Vertical Distribution Characteristics of Outdoor Particles Concentrations in High-Rise Buildings
Xin Zhang 1  
,   Yuesheng Fan 1  
,   Wanqing Yu 1  
,   Huan Wang 1  
,   Bingbing Niu 1  
,   Mengyue Li 1  
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School of Building Services Science and Engineering, Xi'an University of Architecture and Technology, No.13 Yanta Road, Xi'an, Shaanxi, China
Xin Zhang   

School of Building Services Science and Engineering, Xi'an University of Architecture and Technology, China
Submission date: 2020-05-11
Final revision date: 2020-08-06
Acceptance date: 2020-08-11
Online publication date: 2020-12-03
Publication date: 2021-02-05
Pol. J. Environ. Stud. 2021;30(2):1913–1922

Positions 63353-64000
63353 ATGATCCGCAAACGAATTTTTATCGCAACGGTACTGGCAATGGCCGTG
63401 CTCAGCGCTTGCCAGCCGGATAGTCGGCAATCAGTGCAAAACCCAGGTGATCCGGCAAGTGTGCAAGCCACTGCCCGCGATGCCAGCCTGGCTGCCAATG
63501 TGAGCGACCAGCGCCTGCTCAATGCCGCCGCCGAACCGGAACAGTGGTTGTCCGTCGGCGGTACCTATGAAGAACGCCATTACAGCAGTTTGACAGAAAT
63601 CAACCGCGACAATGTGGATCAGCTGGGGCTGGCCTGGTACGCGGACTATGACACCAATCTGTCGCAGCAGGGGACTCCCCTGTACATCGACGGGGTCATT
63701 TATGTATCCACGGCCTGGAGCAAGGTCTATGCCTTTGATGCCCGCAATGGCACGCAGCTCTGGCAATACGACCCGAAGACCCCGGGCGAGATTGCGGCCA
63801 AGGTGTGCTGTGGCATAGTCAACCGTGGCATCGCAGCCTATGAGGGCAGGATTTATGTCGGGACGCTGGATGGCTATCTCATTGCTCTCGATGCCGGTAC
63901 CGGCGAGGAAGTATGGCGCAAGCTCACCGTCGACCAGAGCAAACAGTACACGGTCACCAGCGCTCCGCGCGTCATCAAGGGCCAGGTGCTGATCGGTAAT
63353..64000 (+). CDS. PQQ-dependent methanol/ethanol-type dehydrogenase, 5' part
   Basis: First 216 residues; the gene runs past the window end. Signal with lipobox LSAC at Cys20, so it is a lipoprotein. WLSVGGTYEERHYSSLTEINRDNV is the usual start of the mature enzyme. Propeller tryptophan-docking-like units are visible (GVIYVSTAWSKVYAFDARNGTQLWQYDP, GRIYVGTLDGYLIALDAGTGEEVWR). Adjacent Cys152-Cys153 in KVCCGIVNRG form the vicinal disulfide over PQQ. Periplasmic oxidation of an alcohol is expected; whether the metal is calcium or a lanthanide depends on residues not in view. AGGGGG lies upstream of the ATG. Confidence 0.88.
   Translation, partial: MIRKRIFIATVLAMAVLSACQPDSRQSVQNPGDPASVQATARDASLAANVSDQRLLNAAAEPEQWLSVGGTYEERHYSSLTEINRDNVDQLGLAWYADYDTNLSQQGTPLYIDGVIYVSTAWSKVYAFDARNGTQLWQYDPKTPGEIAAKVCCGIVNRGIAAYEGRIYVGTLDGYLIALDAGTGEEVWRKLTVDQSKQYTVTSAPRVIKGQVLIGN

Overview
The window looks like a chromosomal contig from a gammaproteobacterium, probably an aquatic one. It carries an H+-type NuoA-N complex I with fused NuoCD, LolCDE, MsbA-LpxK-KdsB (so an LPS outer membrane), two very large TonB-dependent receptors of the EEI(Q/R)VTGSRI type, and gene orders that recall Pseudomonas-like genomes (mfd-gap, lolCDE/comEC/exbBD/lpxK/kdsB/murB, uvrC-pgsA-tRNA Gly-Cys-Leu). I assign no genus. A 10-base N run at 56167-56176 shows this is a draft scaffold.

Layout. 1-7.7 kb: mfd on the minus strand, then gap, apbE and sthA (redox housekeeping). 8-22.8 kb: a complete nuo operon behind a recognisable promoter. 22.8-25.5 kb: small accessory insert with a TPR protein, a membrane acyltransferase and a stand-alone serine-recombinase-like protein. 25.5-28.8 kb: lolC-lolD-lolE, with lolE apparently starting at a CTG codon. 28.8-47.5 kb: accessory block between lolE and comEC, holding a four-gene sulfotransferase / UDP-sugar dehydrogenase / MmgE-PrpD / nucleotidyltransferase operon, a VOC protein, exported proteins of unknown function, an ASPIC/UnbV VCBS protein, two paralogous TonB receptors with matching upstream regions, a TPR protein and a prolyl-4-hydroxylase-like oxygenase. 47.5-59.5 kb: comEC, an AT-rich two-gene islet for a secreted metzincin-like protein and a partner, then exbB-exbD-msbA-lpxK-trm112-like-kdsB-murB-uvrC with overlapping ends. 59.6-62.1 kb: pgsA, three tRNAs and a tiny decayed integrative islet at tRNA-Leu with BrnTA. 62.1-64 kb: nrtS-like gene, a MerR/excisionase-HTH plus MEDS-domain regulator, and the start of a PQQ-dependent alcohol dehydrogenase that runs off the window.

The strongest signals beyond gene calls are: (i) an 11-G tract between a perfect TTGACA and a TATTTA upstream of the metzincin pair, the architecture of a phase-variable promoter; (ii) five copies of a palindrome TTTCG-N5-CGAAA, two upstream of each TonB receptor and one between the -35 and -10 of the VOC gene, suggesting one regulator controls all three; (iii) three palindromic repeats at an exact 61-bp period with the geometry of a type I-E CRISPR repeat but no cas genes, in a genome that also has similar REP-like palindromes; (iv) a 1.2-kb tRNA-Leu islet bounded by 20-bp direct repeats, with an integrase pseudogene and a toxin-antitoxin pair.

With speeding up urbanization in China, it is important to understand the vertical distribution characteristics of outdoor particulate matter concentrations of high-rise buildings. A high-rise building at different heights (1st, 7th, 11th, 17th, 23th, and 27th floors) in a university in Xi’an was tested and analyzed in this paper. Test time was 8:00, 12:00, 15:00, 15:00 and 22:00, respectively. The results showed that the concentration of each particulate matter changed the same trend roughly with the increase of vertical height at 8:00 and 22:00, as well as at 15:00 and 18:00. While the mass concentration of each particle showed a trend of first increased, then decreased and next then increased with the height increased when the time was 12:00. It caused by the inverse temperature. The particles between 0 and 1.0 μm accounted for more than 99.4% during the testing. There were mainly small particles in the atmosphere. PM1.0/PM10 and PM2.5/PM10 all showed a trend of first decreased and then increased at different vertical height. The highest points of PM2.5/PM10 and PM1.0/PM10 increased by 9.63% and 8.2% respectively from the lowest points, and the ratio was the highest at 15:00. At the same time, outdoor meteorological conditions would also affect the concentration distribution of particulate matters. This paper provides a reference for the development of high-rise buildings and the effective control of particulate matter concentration in high-rise buildings.